Category Archives: Argentina

Moving day – for the 7th time

In Seattle we lived in the same apartment for 17 years.

In Argentina we will have lived in seven apartments in six months.   Why so many?  Location, security, bugs, mold, more bugs, more mold, and most important WIFI, or lack of WIFI.

Why furnished apartments, not hotels or hostels?    We have lots of stuff, need lots of room and we like cooking.  This is different than most travelers that go from hostel to hostel.  It’s also different from expats who either buy a house, or rent one unfurnished apartment and stay there.  We’re either super fussy, high maintenance travelers or expats with attention deficit disorder.

Here’s a rundown on all the places we’ve called home so far:

Buenos Aires – Apt #1

code name– Kobayashi’s place.

positive – well decorated, able to watch dog walkers from balcony. Super nice father/son owners. Father looks like Kobayashi in movie Usual Suspects.

you can't see it, but he's holding a briefcase
From them movie. imagine him smiling with a beard

negative – mildew smell in all the cabinets, drawers and closet.   Small kitchen, or so we thought at the time. Now I think of that kitchen as a mansion kitchen.

highlight – making coffee for the first time in what I thought was a mini kitchen.

low point – every time I opened a drawer and almost passed out from the smell.

 

Cordoba – Apt #2

code name – Smelly Hell

positive – roof, 4 walls, internet

negative – smelled like inside of a raid can mixed with truck full of moth balls. Furniture must have come from a store called Grandma’s Moldy Basement

 

highlight – moving out

low point – moving in

Salta – Apt #3

code name – Home of the Trick Awning

positive – amazing deck with bbq grill and hot tub

negative – can’t use hot tub when you don’t have hot water (5 days) when it rains (every day) awnings fill with water, dumps on your head hours later when sitting near them having nice dinner.  No screens on doors = bugs, lots of bugs.

trying to pre-emptively rid awnings of water so it doesn't dump on our heads during dinner.

highlight – making or first asado (Argentinian BBQ).

low point – the day I made Jeff kill Bruce, our loyal pet bug.  We had tried to take him outside to freedom. But, like a dog, he always found his way back home. We missed him once he was dead.

RIP Bruce the bug

La Serena – Apt #4

code name – House of Cinnamon Soft Soap Ants.

positive – overlooking the ocean, can hear the sound of waves from the apartment.

negative – studio apartment + Sheryl + Jeff + 5 pieces of luggage + bike  = crowded,  also ants, lots and lots of ants.

highlight – sitting on our balcony, drinking coffee and eating pancakes.

low point – ants invaded our bathroom. We read you can sprinkle cinnamon on them to get them to go away.  Didn’t really work, but then we read you can use soft soap to get them to go away.  That didn’t really work either.  Our bathroom floor was full of soft soapy, cinnamon covered ants the entire time we were there.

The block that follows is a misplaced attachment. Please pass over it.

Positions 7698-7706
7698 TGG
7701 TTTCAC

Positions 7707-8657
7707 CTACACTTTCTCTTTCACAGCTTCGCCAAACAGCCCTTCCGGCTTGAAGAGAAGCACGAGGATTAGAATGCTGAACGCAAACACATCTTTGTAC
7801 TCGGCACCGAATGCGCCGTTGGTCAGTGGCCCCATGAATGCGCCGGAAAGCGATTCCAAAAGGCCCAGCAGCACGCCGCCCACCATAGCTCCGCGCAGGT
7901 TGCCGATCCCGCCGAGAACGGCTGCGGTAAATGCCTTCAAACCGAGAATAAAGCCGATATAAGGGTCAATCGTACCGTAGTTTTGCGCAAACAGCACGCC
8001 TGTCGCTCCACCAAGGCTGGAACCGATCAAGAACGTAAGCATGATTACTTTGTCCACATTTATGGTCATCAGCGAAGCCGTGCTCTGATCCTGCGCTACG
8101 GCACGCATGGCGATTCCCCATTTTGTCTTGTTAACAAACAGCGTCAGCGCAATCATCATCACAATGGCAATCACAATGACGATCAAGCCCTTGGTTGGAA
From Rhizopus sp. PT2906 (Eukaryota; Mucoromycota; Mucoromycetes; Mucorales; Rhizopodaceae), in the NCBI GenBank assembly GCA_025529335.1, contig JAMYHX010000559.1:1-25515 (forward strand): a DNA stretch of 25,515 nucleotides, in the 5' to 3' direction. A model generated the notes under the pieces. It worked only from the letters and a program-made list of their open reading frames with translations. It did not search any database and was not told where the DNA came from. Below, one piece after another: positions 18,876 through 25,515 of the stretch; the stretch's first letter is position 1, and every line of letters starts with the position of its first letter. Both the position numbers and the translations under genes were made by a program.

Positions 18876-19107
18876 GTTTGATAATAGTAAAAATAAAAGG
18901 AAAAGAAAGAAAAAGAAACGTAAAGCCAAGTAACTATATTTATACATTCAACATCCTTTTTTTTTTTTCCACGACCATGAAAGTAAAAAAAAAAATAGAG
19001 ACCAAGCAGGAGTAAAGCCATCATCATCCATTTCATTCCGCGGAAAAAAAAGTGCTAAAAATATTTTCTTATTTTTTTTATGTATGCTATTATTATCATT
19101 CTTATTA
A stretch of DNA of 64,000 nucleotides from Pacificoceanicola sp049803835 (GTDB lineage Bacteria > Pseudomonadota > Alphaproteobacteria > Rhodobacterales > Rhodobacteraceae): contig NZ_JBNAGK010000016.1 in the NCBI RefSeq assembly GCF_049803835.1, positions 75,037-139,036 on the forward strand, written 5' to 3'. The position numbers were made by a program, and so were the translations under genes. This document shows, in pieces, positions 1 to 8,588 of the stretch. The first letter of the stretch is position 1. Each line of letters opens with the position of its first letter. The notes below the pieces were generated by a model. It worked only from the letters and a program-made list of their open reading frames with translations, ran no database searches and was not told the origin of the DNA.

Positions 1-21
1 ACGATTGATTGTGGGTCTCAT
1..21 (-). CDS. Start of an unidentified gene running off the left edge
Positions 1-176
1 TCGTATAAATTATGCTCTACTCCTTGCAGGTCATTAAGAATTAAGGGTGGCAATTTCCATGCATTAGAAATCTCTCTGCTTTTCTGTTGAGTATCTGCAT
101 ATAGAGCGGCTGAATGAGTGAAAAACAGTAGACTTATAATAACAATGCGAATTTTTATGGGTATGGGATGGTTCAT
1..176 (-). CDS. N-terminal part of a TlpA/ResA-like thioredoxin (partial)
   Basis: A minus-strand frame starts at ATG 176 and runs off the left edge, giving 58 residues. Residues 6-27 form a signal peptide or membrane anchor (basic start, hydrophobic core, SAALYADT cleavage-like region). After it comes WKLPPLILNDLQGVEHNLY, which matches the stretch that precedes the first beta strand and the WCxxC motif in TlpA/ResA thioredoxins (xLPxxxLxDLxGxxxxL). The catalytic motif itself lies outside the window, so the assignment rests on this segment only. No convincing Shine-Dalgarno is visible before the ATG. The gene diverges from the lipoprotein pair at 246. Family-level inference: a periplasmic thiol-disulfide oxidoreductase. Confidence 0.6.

Mendoza – apt # 5

code name = Dog Poop Palace

positive – super nice landlord,  cute little dogs running around the yard.

these little balls of fluff wouldn't stand still long enough for a photo.

negative – cute little dogs pooped on our door step every single morning., literally right outside our front door.

highlight – our landlord invited us to a family BBQ, so nice to be included in family get together.

low point – dog poop, every day, all day.

Mendoza – Apt #6

code name -The House of Near Misses

positive – everything brand new, great view of mountains, very close to hip restaurant street, rooftop BBQ.

view from our balcony

negative – large security deposit, twin beds, and non-working internet

highlight – cooking a rooftop BBQ while sipping wine and gazing at the Andes

low point – almost getting mugged a block from our apartment.  Elevator almost breaks with me in it. Next day sign goes up saying building not responsible for elevator accidents.  Very nervous our large security deposit won’t get returned (it did).

this sign went up the day after the elevator broke with me inside. It says they're not responsible for elevator accidents.
here's our returned security deposit. You can see why we were keen to get it back. Weird to see/have so much money in cash.
after moving out and getting the security deposit back, our landlord ripped Jeff's signature off each page in order to "end" the contract.

Mendoza – Apt #7

Since we just moved in we don’t have a code name yet.  So far it would be, “The internet works, it seems safe, no bugs or weird smells. Yippee!”

posivite –  interenet works, secure, queen size bed, amazing rooftop terrace with a pool.

I'm planning on spending most of my day up here.

negative – none yet, but we’ve only been here two hours. I’m sure something will come up.

 

Not every day of sightseeing works


When I changed the name of my blog to Sounds Good on Paper, I didn’t expect the very next thing we did would fall into this category.  But, wine tasting in San Juan became one of those things that sounded so good on paper.   Sometimes things sound good on paper, turn out differently and are even better than planned.